You will know this by the heat in your body, restless, pressured energy, all-over body tension, clinched fists and jaws, and the like. Behaviors associated with hostility include insults, aggression, intimidation, malicious manipulation, coercion, and oppression. These behaviors not only push you to address an issue, they compel you to do so, with vehemence. Hostility’s voice is loud and often inconsiderate. It belittles others and makes you feel bigger and stronger – but in a way that actually makes you smaller, often appearing more insecure. Hostility comes from the belief that others are out to get us and that we are not worthy, capable, cared for, or some other self-abasing belief. Some people feel it is their right (or even duty) to be hostile in the face of offense or difficulty. Hostile behaviors are an unhealthy way to meet our needs. This set of emotions can simmer and boil and come out towards others who are not the source of the problem.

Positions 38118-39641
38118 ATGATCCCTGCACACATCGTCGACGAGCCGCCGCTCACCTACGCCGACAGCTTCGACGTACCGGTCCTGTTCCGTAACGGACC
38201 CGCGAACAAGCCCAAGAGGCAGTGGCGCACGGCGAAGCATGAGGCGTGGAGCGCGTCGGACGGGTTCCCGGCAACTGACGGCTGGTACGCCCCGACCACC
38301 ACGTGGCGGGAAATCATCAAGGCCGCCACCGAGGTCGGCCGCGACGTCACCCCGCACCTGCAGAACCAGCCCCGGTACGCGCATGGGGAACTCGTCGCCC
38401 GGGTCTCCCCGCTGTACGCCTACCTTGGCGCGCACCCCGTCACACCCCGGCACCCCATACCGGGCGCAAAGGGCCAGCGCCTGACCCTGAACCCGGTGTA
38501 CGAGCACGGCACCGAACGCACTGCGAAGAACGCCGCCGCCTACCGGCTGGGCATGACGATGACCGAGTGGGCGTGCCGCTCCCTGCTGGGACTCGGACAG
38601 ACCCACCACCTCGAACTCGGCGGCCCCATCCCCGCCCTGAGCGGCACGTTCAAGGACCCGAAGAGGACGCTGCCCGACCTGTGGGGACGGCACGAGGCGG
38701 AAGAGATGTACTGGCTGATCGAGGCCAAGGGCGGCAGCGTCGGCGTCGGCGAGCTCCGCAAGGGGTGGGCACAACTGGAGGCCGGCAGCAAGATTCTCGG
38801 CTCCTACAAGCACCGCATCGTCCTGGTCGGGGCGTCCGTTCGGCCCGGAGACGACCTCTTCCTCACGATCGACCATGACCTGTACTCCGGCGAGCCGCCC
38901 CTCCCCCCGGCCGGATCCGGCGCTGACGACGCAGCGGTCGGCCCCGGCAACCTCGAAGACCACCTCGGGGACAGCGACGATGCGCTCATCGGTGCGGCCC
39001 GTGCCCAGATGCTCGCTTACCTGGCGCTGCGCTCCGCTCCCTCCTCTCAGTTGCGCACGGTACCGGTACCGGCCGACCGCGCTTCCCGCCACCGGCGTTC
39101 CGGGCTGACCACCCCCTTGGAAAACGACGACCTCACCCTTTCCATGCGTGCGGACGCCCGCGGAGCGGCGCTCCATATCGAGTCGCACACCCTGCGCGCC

Typical hostility thoughts: “This is unfair, they need to pay.” “No one cares about my needs”

Rage

This is loss of control. This is storming out, punching walls, screaming, threatening, and other such behaviors you would most likely never endorse when you are calm. Many say that rage “just hits them,” but the truth is, there is usually a build-up over time that can be learned to be recognized and diffused. Rage generally comes after hostility (and, for some, loads of it). It can also be a habit developed after exposure to chronically hostile or rageful caregivers. Sometimes, it can come from the explosion after too many pent-up trauma triggers. Rage feels quick or even “instant.” Little-to-no thought is involved at this point. Mind is often blank and there are even impairments in optical and physical sensory reception leading to the “seeing red” or “feeling hot with anger.”